26 September 2013
Revenue Law — International Taxation — Double Taxation Agreement — Exchange of Information
By way of a letter dated 12 September 2012, the Comptroller of Income Tax (“CIT”) received a request from the Central Board of Direct Taxes of the Department of Revenue of India (“the Competent Authority of India”) for certain information, documents and bank records from two banks, BJY and Bank 2, pertaining to BJX. The request was made pursuant to Art 28 of the Agreement between the Government of the Republic of Singapore and the Government of the Republic of India for for the Avoidance of Double Taxation and the Prevention of Fiscal Evasion with Respect to Taxes on (“Singapore-India DTA”) that provides for the exchange of information (“EOI”) in relation to the administration of tax issues in Singapore and India.
While the CIT has various powers under the Income Tax Act (“ITA”) to obtain information for the purposes of EOI, the information requested by the Competent Authority of India, consisting of banking documents, was protected from unauthorised disclosure under section 47 of Banking Act (Cap 19, 2008 Rev Ed) (“Banking Act”).
Accordingly, the CIT made an application to the High Court under section 105J of the Income Tax Act (“ITA”) on 26 February 2013 for an Order for the two respondent banks, BJY and Bank 2, to release certain information, documents and bank records pertaining to the third defendant, BJX.
Whether the two conditions set out under section 105J(3) were satisfied in the application by the CIT. They are:
(a) the making of the order is justified in the circumstances of the case; and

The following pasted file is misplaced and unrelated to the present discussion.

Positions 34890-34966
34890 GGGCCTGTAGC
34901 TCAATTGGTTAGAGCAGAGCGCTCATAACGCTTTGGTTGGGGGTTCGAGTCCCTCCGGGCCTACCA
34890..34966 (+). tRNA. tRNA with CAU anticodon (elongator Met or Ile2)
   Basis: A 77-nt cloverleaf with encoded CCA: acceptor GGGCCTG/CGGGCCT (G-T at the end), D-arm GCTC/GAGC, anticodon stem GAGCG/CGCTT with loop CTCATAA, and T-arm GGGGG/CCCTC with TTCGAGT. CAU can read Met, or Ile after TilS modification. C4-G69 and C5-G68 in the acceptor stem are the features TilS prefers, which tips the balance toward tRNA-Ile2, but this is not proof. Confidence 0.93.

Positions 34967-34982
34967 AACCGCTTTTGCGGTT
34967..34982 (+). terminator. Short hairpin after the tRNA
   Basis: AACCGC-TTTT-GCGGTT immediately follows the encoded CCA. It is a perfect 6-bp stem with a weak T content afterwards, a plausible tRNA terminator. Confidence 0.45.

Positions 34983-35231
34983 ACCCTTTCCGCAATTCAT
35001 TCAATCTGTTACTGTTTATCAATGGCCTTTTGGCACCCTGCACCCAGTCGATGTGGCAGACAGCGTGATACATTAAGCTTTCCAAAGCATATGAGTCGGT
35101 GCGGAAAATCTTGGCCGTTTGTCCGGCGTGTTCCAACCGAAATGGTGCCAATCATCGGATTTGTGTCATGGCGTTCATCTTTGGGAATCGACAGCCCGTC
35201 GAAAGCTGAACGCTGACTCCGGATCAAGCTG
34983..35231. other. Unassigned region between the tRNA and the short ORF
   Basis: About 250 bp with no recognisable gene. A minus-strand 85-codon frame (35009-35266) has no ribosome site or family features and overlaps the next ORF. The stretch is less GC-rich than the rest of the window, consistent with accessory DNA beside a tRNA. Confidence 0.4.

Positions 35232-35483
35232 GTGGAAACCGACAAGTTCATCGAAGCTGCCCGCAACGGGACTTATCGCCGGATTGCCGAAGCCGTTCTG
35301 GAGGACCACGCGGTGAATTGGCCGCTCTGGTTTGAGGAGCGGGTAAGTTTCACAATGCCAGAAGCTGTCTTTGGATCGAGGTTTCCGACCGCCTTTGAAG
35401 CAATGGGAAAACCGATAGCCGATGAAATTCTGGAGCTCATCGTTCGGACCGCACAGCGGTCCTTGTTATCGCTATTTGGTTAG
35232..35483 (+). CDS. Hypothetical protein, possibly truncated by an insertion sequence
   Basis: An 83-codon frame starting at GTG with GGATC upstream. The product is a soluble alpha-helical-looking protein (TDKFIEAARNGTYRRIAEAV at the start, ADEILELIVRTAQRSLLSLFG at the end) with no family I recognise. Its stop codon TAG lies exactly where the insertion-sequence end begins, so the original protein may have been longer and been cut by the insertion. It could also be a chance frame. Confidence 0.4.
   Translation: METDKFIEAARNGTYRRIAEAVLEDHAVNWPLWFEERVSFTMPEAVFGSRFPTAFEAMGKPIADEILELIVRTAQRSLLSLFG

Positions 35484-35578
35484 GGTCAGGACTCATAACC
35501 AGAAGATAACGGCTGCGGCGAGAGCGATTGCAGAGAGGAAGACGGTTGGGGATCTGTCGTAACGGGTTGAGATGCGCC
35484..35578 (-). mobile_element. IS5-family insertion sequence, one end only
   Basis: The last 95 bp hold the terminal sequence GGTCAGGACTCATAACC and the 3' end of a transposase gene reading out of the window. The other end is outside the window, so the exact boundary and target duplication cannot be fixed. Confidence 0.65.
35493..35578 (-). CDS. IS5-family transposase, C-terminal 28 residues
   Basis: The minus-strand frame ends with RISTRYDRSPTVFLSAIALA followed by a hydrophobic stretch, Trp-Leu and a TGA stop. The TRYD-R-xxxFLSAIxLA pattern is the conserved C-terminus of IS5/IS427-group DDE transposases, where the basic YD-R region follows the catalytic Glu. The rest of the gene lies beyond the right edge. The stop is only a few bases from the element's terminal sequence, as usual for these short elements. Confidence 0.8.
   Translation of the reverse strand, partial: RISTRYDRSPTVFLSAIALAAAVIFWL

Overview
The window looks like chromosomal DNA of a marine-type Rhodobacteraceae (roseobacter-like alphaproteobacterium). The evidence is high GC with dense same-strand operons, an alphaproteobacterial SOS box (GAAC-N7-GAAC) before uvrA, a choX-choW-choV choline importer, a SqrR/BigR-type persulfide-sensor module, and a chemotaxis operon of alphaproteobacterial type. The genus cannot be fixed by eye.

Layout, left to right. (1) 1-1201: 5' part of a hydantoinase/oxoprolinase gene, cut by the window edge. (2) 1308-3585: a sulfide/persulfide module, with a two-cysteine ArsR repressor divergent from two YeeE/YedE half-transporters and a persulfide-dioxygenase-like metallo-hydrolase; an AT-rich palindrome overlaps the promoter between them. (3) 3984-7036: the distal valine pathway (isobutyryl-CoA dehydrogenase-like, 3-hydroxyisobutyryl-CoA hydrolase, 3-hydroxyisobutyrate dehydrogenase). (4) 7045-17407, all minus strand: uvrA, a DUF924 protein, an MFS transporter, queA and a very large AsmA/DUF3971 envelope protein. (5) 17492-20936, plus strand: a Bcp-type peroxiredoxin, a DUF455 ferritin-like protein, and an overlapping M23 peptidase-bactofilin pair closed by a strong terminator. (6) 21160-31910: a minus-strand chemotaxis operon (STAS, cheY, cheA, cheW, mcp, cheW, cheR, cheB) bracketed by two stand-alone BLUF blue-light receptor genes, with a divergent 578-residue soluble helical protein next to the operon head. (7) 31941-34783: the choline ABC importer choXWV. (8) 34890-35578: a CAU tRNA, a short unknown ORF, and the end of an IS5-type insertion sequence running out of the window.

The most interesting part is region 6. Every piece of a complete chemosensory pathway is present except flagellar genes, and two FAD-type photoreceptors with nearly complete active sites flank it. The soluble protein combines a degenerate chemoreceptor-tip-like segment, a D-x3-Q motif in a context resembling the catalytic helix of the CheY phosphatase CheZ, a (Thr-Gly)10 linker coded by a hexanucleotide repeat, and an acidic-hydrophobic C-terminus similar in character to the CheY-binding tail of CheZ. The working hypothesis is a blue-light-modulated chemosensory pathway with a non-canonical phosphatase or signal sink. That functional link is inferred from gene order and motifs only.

(b) it is not contrary to the public interest for a copy of the document to be produced or that access to the information be given.
In addition, the following two considerations were pertinent in the Judge’s decision on whether the making of an order under section 105J was justified in the circumstances:
(a) whether the information requested was foreseeably relevant; and
(b) whether the information requested disclosed a trade, business, industrial, commercial or professional secret or trade process (“Business Secrets”).
The CIT’s application was allowed.
The Judge was satisfied that the making of Order was justified and not contrary to the public interest for the following reasons:
(a) The Judge found that the EOI Request was not speculative, nor a “fishing expedition”. The taxpayer under investigation, BJX, was clearly identified and the purpose of the EOI Request was also sufficiently elaborated upon. There was also sufficient evidence to establish a connection between the tax investigations on BJX and the information in the Bank Accounts which would allow for the movement and amount of moneys transferred to be traced. Accordingly, the request met the standard of foreseeable relevance.
(b) Despite the Counsel for BJX’s claim that the banking documents requested from BJY and Bank 2 were akin to customer and supplier lists, and therefore were trade secrets, the Judge found that they did not fall within the narrow scope of Business Secrets. Moreover, the confidentiality provisions relating to the disclosure of information apply.
(c) The Judge was of the opinion that what constitutes public interest for the purposes of section 105J(3)(b) ought to be interpreted in a manner consistent with the Minister’s explanation during the Parliamentary Debates (at cols 1620–1621) and the OECD Commentary (at para. 19.5) which further explains this limitation with regard to EOI as only being relevant in “extreme cases”. On the Counsel for BJX’s argument that the disclosure of trade secrets would constitute an infringement of the rights of BJX which is contrary to the public interest, the submission was found to be untenable.
The above judgement was delivered on 13 September 2013.